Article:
Our exhibit area is a self-choice, learner-directed environment designed to provide each of our visitors with the tools and freedom to explore science concepts in ways that are suited to his or her individual interests, needs, and learning style. Visitors have the freedom to follow their own pathways in exploring subjects and concepts that interest them, are able to create experiences that are unique to their needs, and ultimately, can construct meaning that is relevant to their lives.
Our visitors can use more than 150 activities in our 25,000-square-foot exhibit area to explore a range of science concepts and discover that learning is fun!
Explore the wonder of kinetic and potential energy in this hands-on exhibit that allows you to perfect your pitching form and blast targets with an air cannon! Toss things around in the Play Space, then create the most aerodynamic airplane to launch before you hurl a tennis ball forty feet with a trebuchet! Challenge yourself and the forces all around you in the all-new Throwing Things exhibit!
Chew on This!
The teeth are on tour! Visit this exhibit at Ann Arbor Hands-On Museum! Come on, take a deeper look at the wonders of your mouth! Explore the human mouth with giant dental tools, get up close to real teeth under microscope, see MRI images to watch the mechanics of your mouth, visit the Smart Mart to discover how the food you eat affects your teeth in an interactive grocery checkout activity, and more!
Explore the electromagnetic spectrum and compare different light sources, lenses, prisms and mirrors, and more at this new exhibit! Step up to our life-size Light Mosaic to create your own colorful masterpiece then strike a pose with our Shadow Wall. You can see how plasma reacts to a conductor, experiment with primary colors, and even upload your own light painting to our website
Imagine and discover a world you can't see! In this exhibit, you'll immerse yourself in nanoscale science, engineering, and technology. This hands-on exhibit introduces some real world applications and explores the societal and ethical implications of this new technology. Play with magnetic materials, build a giant model of a carbon nanotube, compare levels of static electricity, and more!
What types of structures can you build? How will gravity, tension, and compression affect a structure? Get ready to become an engineer as you build towers or structures with moving parts. Build Zone features large tinker toys, pipe and tubing, and giant blocks. This exhibit promotes team building and problem solving skills. Explore what you can build!
What does the world look like through the eyes of a naturalist? Explore natural environments found in Michigan without ever setting foot outside the science center! With a variety of new technological tools, you'll be challenged to use thinking and inquiry skills as you get up close and personal with living systems, just like a naturalist in the field!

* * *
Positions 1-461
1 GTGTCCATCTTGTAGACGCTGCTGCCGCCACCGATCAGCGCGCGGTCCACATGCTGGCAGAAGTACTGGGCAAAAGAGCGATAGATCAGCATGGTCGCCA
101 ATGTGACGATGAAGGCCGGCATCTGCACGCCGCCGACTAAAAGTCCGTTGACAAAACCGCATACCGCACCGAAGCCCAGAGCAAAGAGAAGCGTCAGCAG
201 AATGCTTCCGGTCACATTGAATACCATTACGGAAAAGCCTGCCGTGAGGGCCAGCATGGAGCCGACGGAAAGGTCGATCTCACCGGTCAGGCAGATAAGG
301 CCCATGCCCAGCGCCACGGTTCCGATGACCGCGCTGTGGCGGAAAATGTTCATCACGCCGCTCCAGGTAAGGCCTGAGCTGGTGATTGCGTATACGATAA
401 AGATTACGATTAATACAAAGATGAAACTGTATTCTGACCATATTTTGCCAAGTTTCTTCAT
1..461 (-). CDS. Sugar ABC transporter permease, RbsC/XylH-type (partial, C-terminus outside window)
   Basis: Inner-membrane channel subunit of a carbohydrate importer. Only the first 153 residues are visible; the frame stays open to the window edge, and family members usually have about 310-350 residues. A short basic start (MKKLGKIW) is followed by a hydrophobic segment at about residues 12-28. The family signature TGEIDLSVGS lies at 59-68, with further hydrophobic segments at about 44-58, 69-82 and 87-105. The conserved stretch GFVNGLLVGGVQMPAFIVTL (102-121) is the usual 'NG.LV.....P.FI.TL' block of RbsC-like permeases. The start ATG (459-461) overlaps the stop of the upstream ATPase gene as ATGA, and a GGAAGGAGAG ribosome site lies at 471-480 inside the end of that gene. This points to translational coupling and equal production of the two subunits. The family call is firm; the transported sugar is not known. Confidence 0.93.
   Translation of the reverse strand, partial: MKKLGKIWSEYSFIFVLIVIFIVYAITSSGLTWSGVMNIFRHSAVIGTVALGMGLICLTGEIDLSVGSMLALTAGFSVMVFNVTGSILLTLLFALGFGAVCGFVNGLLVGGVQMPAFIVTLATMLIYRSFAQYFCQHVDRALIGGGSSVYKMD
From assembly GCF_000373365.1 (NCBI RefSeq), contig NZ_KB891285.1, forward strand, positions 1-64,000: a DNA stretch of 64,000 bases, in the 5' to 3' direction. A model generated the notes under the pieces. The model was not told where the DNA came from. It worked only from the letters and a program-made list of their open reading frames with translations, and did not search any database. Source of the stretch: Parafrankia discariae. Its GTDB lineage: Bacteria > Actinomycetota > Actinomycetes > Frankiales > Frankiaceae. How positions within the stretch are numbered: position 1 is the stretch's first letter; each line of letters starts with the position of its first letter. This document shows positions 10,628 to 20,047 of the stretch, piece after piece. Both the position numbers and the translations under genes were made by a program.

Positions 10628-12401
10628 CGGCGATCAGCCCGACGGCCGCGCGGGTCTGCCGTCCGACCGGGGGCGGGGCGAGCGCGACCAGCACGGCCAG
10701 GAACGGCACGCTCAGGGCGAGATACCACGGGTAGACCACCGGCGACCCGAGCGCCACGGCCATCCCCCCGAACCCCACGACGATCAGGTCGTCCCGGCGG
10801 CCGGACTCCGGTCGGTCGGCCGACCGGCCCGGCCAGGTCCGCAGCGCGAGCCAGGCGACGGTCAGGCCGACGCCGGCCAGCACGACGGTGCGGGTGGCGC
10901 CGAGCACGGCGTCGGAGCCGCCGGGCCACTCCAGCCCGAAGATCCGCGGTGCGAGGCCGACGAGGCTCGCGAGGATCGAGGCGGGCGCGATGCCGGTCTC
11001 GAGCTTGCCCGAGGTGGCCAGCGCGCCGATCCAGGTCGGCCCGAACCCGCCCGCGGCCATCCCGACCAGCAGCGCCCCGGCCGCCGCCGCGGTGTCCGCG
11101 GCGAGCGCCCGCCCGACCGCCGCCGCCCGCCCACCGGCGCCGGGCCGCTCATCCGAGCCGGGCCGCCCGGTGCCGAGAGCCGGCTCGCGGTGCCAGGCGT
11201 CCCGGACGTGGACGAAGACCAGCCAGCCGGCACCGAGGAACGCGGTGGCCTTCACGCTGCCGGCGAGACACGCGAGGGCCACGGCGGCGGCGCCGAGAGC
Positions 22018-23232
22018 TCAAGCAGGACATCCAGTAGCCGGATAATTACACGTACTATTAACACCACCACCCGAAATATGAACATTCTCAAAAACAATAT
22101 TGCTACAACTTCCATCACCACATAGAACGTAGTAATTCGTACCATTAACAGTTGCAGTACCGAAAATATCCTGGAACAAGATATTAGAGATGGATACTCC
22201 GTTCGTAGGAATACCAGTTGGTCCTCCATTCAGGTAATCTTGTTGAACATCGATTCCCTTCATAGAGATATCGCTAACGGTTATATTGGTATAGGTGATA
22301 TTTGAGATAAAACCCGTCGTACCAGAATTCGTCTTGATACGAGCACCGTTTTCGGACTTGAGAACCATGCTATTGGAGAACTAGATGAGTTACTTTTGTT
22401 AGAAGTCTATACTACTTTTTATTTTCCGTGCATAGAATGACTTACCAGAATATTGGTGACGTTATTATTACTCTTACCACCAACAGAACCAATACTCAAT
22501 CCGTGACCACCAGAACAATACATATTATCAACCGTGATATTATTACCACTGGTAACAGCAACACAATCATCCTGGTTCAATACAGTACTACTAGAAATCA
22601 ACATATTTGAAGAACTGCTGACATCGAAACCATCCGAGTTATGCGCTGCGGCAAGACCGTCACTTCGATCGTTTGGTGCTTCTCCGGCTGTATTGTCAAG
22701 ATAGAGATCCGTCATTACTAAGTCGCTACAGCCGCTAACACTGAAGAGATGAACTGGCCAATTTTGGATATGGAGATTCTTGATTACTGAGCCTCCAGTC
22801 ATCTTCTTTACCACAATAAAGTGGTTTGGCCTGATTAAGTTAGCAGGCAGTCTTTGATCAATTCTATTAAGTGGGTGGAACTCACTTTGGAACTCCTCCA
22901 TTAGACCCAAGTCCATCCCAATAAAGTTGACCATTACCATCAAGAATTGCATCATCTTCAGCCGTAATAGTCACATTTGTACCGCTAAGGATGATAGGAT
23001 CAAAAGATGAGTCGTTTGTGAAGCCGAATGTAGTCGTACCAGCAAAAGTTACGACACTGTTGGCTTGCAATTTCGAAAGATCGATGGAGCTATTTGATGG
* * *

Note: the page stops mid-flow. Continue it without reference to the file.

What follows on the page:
First Impression Room
The First Impression Room is a space for young scientists ages birth to four years to experience and learn about science in a comfortable and creative environment. Complete with family restrooms, private nursing rooms, crocs and raincoats for the water area, and a welcome area for enjoying snacks and more! (more info)
POP! A Bubble Experience
In POP!, visitors will explore how soap and water molecules interact to create the structure of a bubble. In this open-ended and fun exhibit, visitors explore the chemistry of soap films, create beautiful forms and colors, and even stand inside a giant bubble! Can you make a square bubble? Visit us to find out!
Electricity & Magnetism
In this shocking exhibit, students use magnets to make electricity—and electricity to make magnets! Explore the relationship between electricity and magnetism, parallel and series circuits, and how chemical energy is converted into electric currents. Students can also explore how electricity is generated from solar and wind energy!
Make Your Own Music
What does a sound look like? Use a variety of real musical instruments such as a piano, a dulcimer, and others to explore the concepts of sound waves and vibrations!
How can you possible move a 500-pound block of concrete? In this exhibit, you can explore concepts of work and mechanical advantage using a set of activites expressly designed with the Michigan Elementary Curriculum in mind.
The eye is one the most fascinating organs in the human body, and this Giant Eye lets you see it in a whole new way! Walk in to this 7-foot tall model and learn about the anatomy of your eyes and how this incredible organ transforms light into images of the world around you. Surrounding activities provide opportunities for deeper exploration of vision!
Explore rotational motion and you crank up a giant flywheel, develop your mathematical understanding of torque, and spin yourself silly in our spinning momentum chair!